Patreon Is Putting Up Money For Projects Now, But It Expects A Return

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Patreon, the beloved subscription platform whose independent media creators would really like it to stay the course, is following what seems to be the inevitable trajectory of online payment processors and giving out small loans–in this case, cash advances for upcoming projects. This may be getting into hairy don’t-mix-friends-with-business territory for a company which is built on goodwill (namely, a relatively liberal 90 per cent payout of all revenues to creators). But, as Patreon business owners know, everybody needs to get paid, and Patreon is a business.

As Nicholas Quah has reported in the Hot Pod newsletter, Patreon Capital gave an inaugural $US75,000 ($112,200) to the podcast collective and production studio Multitude, which is expected to pay it off, and a little more, in two years from their Patreon income. Multitude and Patreon both confirmed the advance in an email to Gizmodo, though both declined to share the amount of the additional fee. Patreon would take the revenue from Multitude’s previous Join the Party podcast in the event that Multitude is unable to repay the funds.

Multitude CEO and podcaster Amanda McLoughlin, who’s been using Patreon for around five years, told Gizmodo over the phone that alternative funding sources are thin: crowdfunding campaigns consume time and resources, highly competitive arts grants often require professional grant writers, banks are sceptical of membership-style funding models, venture capital is predatory, and partners often turn down smaller shops without an influencer attached. In Patreon, McLoughlin found a sympathetic ear. Plus, she trusts Patreon founder Jack Conte, who often talks about his own troubles trying to support himself as an independent musician on YouTube.

“This way, I don’t have to promise investors that I’ll ten-x my growth or prove to a bank that my earnings are real,” McLoughlin said. “This is someone who’s looking at my and all my colleagues’ track records in order to make real financial projections. It’s not a high-interest loan; the amount of money I’m paying back is all predetermined. Even if Next Stop makes no money, we know for sure that Join the Party, a project that we worked on with the same team, will be able to pay that back.”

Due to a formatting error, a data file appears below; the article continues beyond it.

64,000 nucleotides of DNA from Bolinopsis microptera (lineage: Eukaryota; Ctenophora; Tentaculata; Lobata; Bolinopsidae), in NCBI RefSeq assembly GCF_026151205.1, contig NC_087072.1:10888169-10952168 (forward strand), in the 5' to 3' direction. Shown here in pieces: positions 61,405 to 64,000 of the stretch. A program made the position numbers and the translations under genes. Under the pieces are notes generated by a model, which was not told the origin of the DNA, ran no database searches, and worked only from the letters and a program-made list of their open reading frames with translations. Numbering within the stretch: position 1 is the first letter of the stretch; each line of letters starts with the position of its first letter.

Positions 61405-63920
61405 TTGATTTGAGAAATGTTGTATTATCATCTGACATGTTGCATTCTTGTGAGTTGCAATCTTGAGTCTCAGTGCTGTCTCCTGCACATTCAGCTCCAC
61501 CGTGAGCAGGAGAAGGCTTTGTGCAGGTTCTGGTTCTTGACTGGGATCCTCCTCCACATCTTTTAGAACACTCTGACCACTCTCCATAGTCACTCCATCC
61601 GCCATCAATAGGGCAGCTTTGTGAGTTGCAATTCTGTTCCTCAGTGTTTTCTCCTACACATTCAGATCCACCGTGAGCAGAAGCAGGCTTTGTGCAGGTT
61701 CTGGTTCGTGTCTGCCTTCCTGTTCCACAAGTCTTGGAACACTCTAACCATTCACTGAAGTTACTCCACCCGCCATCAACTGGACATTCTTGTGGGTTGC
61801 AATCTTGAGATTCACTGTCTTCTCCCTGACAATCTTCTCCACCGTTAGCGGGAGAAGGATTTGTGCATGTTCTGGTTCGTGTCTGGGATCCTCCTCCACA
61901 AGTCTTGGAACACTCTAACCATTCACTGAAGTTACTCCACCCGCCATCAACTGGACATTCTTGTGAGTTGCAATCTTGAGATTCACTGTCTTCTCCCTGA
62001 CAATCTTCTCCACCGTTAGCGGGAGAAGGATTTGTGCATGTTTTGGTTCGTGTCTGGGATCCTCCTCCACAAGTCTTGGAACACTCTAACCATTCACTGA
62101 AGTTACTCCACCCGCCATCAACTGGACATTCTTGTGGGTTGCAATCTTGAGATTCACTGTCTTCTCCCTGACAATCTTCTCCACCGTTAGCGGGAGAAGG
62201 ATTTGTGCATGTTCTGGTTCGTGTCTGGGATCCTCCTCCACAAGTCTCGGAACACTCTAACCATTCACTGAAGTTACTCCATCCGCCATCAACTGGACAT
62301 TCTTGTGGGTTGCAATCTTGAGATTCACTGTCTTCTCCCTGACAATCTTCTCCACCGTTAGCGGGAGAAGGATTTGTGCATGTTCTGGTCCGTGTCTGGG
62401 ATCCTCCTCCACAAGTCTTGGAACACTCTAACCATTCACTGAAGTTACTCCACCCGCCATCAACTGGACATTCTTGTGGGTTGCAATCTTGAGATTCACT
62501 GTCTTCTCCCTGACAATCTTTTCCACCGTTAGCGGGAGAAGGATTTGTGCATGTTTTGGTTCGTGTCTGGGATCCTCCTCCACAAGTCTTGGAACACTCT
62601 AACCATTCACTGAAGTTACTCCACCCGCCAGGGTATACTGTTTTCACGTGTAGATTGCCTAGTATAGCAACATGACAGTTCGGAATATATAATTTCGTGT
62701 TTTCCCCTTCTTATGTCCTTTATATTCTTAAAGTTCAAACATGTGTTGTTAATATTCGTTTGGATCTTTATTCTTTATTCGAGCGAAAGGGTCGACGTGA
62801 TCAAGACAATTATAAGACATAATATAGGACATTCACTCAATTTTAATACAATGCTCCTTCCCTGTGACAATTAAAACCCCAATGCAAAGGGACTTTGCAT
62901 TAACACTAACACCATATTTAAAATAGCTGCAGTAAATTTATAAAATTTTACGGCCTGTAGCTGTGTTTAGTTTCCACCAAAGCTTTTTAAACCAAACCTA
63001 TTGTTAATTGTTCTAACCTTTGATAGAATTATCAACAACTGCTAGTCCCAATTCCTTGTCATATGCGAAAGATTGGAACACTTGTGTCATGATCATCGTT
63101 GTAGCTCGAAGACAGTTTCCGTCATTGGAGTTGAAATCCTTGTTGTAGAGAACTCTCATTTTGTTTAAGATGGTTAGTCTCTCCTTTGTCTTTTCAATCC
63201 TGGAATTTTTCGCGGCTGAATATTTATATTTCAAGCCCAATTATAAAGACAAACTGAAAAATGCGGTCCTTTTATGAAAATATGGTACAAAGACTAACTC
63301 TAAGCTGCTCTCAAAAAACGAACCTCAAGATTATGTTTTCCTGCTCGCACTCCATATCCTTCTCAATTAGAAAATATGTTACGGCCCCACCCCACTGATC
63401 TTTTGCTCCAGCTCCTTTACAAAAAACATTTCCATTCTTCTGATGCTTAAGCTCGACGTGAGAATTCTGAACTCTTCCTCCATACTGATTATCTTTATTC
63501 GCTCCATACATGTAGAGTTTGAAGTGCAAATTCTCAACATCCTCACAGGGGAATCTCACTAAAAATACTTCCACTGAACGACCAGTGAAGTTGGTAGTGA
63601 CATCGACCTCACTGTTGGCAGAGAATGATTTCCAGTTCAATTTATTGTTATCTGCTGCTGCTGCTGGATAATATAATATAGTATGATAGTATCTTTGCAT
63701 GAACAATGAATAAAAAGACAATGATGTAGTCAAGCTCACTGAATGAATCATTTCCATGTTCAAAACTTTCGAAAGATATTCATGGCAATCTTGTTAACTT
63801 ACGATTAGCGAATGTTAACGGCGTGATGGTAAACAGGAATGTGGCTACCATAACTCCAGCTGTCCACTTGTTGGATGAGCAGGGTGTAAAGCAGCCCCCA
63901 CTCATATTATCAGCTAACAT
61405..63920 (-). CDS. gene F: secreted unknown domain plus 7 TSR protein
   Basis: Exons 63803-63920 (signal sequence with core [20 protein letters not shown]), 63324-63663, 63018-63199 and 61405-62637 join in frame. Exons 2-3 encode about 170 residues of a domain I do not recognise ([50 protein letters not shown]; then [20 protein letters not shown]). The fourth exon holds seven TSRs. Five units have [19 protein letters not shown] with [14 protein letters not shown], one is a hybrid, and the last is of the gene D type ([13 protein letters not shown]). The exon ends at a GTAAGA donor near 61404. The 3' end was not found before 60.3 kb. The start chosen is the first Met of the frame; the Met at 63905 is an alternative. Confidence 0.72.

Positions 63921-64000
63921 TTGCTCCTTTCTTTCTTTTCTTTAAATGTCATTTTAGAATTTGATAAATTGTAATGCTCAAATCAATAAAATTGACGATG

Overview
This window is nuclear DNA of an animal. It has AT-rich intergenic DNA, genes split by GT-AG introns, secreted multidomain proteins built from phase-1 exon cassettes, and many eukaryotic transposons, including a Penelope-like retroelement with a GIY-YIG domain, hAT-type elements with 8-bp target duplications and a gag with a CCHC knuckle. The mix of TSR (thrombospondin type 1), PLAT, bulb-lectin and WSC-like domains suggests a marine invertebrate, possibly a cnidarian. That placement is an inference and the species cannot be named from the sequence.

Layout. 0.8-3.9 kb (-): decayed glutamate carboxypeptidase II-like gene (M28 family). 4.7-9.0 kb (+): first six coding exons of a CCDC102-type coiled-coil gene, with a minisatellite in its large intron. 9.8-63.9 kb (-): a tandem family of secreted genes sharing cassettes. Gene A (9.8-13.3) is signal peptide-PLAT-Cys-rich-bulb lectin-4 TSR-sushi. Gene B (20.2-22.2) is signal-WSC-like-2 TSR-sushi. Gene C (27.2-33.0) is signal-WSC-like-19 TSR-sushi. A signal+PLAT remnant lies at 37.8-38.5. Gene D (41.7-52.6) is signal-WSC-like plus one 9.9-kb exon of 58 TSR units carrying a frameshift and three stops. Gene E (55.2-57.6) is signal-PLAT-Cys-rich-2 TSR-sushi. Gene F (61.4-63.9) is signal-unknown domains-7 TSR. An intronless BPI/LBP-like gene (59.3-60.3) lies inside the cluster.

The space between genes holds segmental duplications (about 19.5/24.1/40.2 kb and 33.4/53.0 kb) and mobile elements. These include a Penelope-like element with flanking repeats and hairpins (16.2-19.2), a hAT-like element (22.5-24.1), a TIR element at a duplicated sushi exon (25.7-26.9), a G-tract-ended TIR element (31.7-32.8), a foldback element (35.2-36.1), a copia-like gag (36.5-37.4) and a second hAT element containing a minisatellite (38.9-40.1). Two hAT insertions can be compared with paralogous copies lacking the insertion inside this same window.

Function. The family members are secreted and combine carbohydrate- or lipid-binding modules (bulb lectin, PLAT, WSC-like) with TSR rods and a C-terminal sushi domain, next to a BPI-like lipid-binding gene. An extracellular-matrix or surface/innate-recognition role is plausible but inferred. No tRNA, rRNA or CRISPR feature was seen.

“A bank doesn’t view community support as a real asset,” she added. “Patreon does.”

McLoughlin adds that there’s not yet an industry standard for fiction podcast budgets, which is why Multitude is publishing the full budget for Next Stop along with a resource on how they produced the show. “We want to show other studios a fair floor for fiction podcast budgets. It takes a lot of highly skilled workers to get something like this made.” Currently, Multitude runs on funds from Patreon and Memberful supporters as well as studio rentals, a familiar strategy for small creative Brooklyn-based enterprises.

In an email to Gizmodo, Patreon declined to share details but said that “each advance is different based on the creator.” They also clarified that each agreement is different. Patreon was careful to differentiate that the money is a “cash advance” and not a “loan,” since “that gets into bank territory and we aren’t a bank.”

This comes one year after Patreon CEO Jack Conte told CNBC that the company “needs to build new businesses and new services and new revenue lines” to be sustainable. They since launched two additional membership tiers with slightly higher commissions for perks like analytics, a partner manager for small businesses, and merch–a new addition for which Patreon acquired Kit. (Previous attempts to fiddle with the funding model sparked fire and fury.)

The term “payday lender” has come up. Fair: there’s plenty of reason to side-eye Square’s altruism in giving out small business loans as it vies for its banking licence but argues that it’s not a financial company when tax season rolls around.

On the other hand, it’s brutal out there for artists contending with student loans, rent, studio space, and a dearth of arts funding. Nor can small creative businesses rely on banks for small business loans that are considered higher-risk. Nor are all small lenders necessarily evil, though the good ones are sparse, and they don’t tend to look like tech companies.

Patreon added in an email that currently there’s no application system for cash advances, but they will be “rolling out more information around that soon.”

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